A tenancy period is the amount of time designated on a lease agreement for real property. It is this duration of time that the lessee owes money and the time for which the lessor gives up possession of the property. The following are the most common tenancy periods utilized in lease agreements for residential or commercial property:
- Tenancy for a Term: A tenancy for a term arises when the parties have agreed on a termination date for the leasehold estate. If the term is for longer than one year, the Statute of Frauds usually requires that the agreement be in writing. Upon expiration of the term, the tenancy ends automatically.
- Periodic Tenancy: Periodic tenancy arises when the parties have agreed on a regular payment of rent but have not established any termination date. The period is automatically renewed when it expires unless either party has indicated they want to terminate the tenancy.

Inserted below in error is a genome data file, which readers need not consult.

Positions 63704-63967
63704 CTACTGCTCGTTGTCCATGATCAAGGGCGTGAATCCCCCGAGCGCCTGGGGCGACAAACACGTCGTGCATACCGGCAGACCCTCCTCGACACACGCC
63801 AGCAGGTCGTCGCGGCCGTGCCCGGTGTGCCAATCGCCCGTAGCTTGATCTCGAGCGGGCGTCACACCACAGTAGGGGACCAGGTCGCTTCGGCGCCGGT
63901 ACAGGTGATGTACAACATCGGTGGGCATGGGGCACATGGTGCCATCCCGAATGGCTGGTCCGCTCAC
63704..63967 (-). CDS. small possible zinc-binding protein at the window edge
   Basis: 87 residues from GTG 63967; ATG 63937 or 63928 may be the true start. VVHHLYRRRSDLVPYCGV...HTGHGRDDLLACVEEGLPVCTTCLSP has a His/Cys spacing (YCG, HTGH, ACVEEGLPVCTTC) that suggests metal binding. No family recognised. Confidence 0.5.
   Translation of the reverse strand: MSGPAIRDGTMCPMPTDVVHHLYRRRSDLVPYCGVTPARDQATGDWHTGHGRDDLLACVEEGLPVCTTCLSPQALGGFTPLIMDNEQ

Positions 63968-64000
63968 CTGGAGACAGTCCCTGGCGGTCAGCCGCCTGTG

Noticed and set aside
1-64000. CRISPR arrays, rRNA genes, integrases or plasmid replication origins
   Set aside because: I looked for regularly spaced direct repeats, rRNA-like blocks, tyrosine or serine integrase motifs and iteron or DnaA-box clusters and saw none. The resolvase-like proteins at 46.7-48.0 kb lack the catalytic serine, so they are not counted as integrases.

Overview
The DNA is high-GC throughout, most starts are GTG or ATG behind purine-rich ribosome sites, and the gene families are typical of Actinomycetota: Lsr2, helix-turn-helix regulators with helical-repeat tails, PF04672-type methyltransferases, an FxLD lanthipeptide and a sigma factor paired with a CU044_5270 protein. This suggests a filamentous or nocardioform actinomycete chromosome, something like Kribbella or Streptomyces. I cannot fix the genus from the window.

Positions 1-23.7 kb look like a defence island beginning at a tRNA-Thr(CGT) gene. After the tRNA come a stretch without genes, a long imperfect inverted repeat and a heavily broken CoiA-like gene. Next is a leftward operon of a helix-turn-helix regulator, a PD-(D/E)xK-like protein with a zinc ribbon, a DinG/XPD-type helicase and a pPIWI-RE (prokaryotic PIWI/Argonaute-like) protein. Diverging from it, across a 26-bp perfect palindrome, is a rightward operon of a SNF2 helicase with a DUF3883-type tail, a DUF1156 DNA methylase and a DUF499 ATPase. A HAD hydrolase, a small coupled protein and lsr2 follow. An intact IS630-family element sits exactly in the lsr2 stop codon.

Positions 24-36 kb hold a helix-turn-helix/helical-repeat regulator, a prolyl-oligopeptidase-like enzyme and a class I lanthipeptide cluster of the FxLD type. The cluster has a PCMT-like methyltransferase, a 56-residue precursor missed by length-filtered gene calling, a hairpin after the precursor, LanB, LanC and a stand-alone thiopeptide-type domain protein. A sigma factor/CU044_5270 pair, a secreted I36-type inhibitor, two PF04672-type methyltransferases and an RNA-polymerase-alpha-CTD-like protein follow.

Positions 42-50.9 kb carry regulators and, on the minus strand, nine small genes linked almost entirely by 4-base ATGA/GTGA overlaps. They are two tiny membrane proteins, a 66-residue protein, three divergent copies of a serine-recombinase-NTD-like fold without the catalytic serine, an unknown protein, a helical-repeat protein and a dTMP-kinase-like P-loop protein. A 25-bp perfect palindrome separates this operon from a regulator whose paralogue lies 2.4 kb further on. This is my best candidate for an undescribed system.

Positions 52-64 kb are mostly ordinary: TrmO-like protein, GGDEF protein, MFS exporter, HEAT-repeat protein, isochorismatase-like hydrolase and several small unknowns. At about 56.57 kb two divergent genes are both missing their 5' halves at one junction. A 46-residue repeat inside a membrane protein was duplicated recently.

- Tenancy at Will: A tenancy at will exists when someone possesses another's land with her consent but without any agreement as to the termination or payment of rent. Either party may terminate it at any time, though most jurisdictions require some period of notice.
- Tenancy at Sufferance: A tenancy at sufferance arises when a tenant holds over after the expiration of his term without the landlord's consent. The landlord can elect to treat him as a trespasser or as a tenant for another period of time.
Do I Need a Real Estate Lawyer before Signing My Commercial Lease?
Commercial leases are very complex agreements with every provision open for negotiation. A real estate attorney will be able to provide you with the legal information you need and inform you of the type of tenancy is best for your business needs. A real estate attorney will also protect your interests when negotiating your commercial lease to ensure that the lease is the best lease possible for your business needs.